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A Brief Note on Environmental Toxicology

Amrita Pritam*

Department of Pharmaceutical Analysis, MGR Medical University, Chennai, India

*Corresponding Author:
Amrita Pritam
Department of Pharmaceutical Analysis,
MGR Medical University,
E-mail:: Amrita

Received: 21-Jan-2022, Manuscript No. JPTS-22-52106; Editor assigned: 25- Jan-2022, Pre QC No. JPTS -22-52106(PQ); Reviewed: 8- Jan-2022, QC No. JPTS -22-52106; Accepted: 11-Jan-2022, Manuscript No. JPTS -22-52106(A); Published: 18-Jan-2022, DOI: 10.4172/2322-0139.10.1.002.

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The research of the harmful impacts of numerous chemical, biological, and physical agents on living organisms is the focus of environmental toxicology, a multidisciplinary discipline of science. Ecotoxicology is a branch of environmental toxicology that focuses on the damaging consequences of toxicants on organisms and ecosystems. Upon the release of her book, Silent Spring, which explored the impacts of uncontrolled weed control, she established environmental toxicology as a unique subject within toxicology. Carson's book was largely based on a series of observations by Edith Procedure is usually Stickel on the toxin DDT's ecological effects.


Environmental; Toxicology; Ecosystems; Numerous chemical; Biological


At any moment in their life cycle, species can be exposed to a range of harmful materials, and some are more vulnerable than others. The toxicity of an organism changes based on its location in the food chain. The trophic cascade and bio magnification of certain toxicants may occur when an animal stores toxicants in fatty tissue. Water and carbon dioxide are discharged into the atmosphere as a result of biodegradation. In areas where environmental contaminants are present, this mechanism is frequently restricted.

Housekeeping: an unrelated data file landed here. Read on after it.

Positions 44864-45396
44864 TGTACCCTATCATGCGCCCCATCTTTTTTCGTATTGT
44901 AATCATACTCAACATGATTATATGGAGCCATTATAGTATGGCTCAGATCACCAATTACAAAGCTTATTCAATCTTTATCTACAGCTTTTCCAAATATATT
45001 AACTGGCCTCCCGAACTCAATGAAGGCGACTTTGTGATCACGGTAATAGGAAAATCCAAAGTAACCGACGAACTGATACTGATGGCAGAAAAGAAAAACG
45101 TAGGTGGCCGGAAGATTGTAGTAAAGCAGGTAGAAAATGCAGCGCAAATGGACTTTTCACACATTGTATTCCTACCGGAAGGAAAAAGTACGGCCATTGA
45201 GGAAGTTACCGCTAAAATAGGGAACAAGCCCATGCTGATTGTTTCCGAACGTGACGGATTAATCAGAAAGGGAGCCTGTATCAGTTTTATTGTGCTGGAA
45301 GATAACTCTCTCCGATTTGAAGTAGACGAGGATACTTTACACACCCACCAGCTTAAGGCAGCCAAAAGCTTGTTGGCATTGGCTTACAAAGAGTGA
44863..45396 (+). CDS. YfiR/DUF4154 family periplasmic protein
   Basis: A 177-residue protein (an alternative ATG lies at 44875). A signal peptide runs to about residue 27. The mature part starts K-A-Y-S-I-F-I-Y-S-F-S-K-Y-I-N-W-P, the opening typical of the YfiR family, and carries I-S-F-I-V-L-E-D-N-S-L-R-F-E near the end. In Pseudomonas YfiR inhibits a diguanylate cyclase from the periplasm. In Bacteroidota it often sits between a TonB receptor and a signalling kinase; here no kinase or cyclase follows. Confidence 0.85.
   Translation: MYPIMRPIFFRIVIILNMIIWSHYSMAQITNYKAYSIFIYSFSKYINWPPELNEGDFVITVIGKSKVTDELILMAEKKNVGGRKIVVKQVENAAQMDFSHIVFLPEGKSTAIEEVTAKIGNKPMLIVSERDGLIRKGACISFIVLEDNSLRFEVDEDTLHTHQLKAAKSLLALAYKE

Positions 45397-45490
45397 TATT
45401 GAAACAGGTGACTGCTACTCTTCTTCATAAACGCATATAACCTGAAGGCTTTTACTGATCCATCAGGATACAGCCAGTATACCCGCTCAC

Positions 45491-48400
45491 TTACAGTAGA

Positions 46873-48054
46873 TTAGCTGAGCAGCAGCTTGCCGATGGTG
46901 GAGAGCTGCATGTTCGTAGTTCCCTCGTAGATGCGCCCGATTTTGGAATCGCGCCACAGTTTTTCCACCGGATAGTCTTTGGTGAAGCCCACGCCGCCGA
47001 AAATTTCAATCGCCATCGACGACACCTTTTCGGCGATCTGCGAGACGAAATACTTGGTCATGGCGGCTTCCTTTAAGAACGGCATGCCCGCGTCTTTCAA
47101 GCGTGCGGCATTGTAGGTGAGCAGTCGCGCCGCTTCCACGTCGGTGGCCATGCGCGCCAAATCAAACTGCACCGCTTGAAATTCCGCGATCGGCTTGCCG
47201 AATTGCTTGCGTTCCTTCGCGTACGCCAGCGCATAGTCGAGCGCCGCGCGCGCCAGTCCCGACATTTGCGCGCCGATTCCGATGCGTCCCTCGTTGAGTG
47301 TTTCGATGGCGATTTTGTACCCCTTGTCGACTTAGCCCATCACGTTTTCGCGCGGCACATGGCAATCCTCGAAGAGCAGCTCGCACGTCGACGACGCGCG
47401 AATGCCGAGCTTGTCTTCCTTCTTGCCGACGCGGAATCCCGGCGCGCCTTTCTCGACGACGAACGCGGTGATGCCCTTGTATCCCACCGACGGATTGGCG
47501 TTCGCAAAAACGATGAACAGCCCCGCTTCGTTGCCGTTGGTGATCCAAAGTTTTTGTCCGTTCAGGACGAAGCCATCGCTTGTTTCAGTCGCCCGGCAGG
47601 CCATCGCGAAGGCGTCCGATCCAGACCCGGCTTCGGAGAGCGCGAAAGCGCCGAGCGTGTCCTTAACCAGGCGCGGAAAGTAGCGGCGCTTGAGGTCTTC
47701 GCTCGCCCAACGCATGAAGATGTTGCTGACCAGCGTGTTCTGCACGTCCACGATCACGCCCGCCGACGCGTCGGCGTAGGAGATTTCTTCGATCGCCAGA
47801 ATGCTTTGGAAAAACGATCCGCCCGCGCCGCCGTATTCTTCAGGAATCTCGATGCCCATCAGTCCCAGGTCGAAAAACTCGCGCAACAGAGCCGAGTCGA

Pollution, insecticides, herbicides, and fertilizers, as well as a variety of other chemical and biological agents, can affect a species and its community by reducing diversity and abundance. Modifications to the production and stability of an ecosystem are influenced by population dynamics.

Experts have warned that "long-established established barriers in the application of the simple conceptual model that is the basis of current aquatic toxicity testing protocols" could lead to an impending "remote past" in environmental toxicology, despite legislation passed in the 1970s and 1980s aimed at reducing the harmful effects of endotoxins on all species.

Toxins are unavoidable in the environment. They're a lot of the meals we consume, the water we drink, the air we breathe, and a lot of common home items. Because they are generally undetectable, the majority of them goes unnoticed and is completely harmless. Exposure is kept to a minimum. However, as a result of a growing industry, the fossil fuel economy, and chemical-intensive crop cultivation, the size and complexity of human exposure to external toxins has changed rapidly, resulting in a variety of health issues ranging from moderate skin irritation to lethal sickness.

To address the harm that toxicants pose to public health is not as simple as removing unnecessary toxic materials. Many of the things and activities that pollute the air are unavoidable in modern life, and efforts to minimize their use are impeded by a lack of knowledge of their effects, as well as tremendous economic pressures.

Despite these obstacles, the need to reduce human exposure to toxins grows as scientists and health professionals obtain a greater understanding of the risks. According to the Global Alliance on Health and Pollution, toxic pollutants are considered to be responsible for 15% of all premature deaths worldwide. Public health professionals, including those with advanced degrees from programs, are at the forefront of efforts to reduce the number of illnesses and deaths caused by environmental toxins by providing vital research and services, guiding public policy, and advocating for the most vulnerable populations.